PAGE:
Impact of consequence information on insurance choice

General Information

Impact of consequence information on insurance choice
Anya Samek and Justin R. Sydnor
Publication Type
Working paper
National Bureau of Economic Research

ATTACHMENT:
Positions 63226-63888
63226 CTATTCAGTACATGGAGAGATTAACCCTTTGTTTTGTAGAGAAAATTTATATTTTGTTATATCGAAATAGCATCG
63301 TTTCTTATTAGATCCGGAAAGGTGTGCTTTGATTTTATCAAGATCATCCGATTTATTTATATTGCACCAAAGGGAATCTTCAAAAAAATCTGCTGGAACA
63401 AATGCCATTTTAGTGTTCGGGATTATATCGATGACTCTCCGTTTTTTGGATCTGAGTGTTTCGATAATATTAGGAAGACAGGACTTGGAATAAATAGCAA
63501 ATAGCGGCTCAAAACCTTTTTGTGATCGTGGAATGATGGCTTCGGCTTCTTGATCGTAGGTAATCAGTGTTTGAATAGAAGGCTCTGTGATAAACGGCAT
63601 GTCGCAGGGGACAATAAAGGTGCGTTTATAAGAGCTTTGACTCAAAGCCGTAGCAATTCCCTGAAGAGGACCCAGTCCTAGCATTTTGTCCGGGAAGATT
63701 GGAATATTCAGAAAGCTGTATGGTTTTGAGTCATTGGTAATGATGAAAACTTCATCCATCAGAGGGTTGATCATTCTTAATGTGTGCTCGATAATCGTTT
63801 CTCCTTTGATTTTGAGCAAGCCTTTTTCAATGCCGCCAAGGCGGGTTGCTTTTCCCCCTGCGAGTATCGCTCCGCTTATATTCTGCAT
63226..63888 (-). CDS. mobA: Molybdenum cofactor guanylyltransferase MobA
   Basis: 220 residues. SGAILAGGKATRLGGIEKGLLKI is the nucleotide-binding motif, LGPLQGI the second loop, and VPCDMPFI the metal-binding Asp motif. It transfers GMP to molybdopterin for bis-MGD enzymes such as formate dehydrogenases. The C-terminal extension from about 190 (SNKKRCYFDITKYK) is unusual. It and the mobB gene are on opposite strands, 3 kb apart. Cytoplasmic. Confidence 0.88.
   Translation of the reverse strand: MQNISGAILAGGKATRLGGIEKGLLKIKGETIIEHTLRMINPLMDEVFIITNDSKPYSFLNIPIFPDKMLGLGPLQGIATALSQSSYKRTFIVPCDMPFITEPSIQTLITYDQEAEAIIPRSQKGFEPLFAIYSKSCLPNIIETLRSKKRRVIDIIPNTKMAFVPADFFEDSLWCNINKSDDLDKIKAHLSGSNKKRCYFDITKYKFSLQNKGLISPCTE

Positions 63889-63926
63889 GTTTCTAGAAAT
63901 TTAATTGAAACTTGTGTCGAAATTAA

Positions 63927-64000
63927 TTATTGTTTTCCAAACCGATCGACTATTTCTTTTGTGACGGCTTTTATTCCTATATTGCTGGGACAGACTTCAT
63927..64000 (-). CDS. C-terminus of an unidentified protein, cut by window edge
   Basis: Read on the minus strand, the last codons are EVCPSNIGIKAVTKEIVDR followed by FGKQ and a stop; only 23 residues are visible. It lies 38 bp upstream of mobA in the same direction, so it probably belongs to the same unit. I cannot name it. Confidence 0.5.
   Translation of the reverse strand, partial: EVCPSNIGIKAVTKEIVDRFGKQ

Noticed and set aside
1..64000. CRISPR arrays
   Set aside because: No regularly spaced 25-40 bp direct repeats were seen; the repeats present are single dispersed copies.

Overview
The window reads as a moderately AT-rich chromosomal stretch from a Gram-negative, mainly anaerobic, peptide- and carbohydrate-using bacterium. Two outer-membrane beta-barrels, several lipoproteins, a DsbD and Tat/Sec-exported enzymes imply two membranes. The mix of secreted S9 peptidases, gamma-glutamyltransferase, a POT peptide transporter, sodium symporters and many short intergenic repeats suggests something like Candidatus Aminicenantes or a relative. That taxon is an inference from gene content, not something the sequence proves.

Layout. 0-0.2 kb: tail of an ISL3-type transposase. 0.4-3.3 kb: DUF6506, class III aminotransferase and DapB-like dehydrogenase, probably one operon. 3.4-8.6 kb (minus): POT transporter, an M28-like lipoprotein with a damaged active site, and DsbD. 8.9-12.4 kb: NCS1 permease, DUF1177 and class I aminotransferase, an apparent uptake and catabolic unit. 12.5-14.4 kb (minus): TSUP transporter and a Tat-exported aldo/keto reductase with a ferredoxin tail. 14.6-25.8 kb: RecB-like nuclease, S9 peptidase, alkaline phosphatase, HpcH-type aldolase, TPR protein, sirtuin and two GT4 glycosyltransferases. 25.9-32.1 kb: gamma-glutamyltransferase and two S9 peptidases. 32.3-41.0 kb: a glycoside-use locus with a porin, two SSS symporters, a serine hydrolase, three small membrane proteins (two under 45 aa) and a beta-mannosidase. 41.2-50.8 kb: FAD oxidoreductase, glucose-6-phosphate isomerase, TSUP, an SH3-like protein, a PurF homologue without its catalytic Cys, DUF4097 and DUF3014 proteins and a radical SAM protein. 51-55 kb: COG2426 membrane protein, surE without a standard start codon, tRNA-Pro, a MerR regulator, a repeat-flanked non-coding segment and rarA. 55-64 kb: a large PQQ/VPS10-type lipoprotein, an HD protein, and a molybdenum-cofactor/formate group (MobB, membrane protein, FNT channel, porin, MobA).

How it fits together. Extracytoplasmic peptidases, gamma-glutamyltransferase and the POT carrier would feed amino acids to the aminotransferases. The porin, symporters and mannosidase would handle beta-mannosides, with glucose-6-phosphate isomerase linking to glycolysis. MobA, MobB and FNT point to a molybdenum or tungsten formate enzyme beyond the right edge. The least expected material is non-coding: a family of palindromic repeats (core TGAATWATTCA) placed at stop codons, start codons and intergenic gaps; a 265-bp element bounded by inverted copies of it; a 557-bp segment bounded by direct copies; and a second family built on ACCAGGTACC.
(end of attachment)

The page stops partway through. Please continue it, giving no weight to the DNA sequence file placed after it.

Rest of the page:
Insurance choices are often hard to rationalize by standard theory and frequently appear suboptimal. A key reason may be that people are unable to map the cost-sharing features of plans to their distribution of financial consequences. We develop and experimentally test a decision aid that provides this mapping to simplify comparisons of plan options. In two experiments mirroring typical health insurance decisions, we find that when people choose plans using standard feature-based information, they violate dominance at high rates. Our distribution-based decision aid substantially reduces dominance violations, and also changes choice patterns in situations where there is no dominant option. Choice patterns under feature-based menus can be most easily rationalized by models of heuristic choices, such as minimizing premium or deductible. With the decision aid, though, significantly more people have choice patterns that are better explained by expected utility theory. We compare our distribution-based approach to an alternative of providing estimates of the expected value of costs, which is the most common decision-support available in most insurance markets. Providing expected values affects choices in a similar direction as our consequence-based approach, but in a more muted fashion, and is only about half as effective at reducing dominance violations.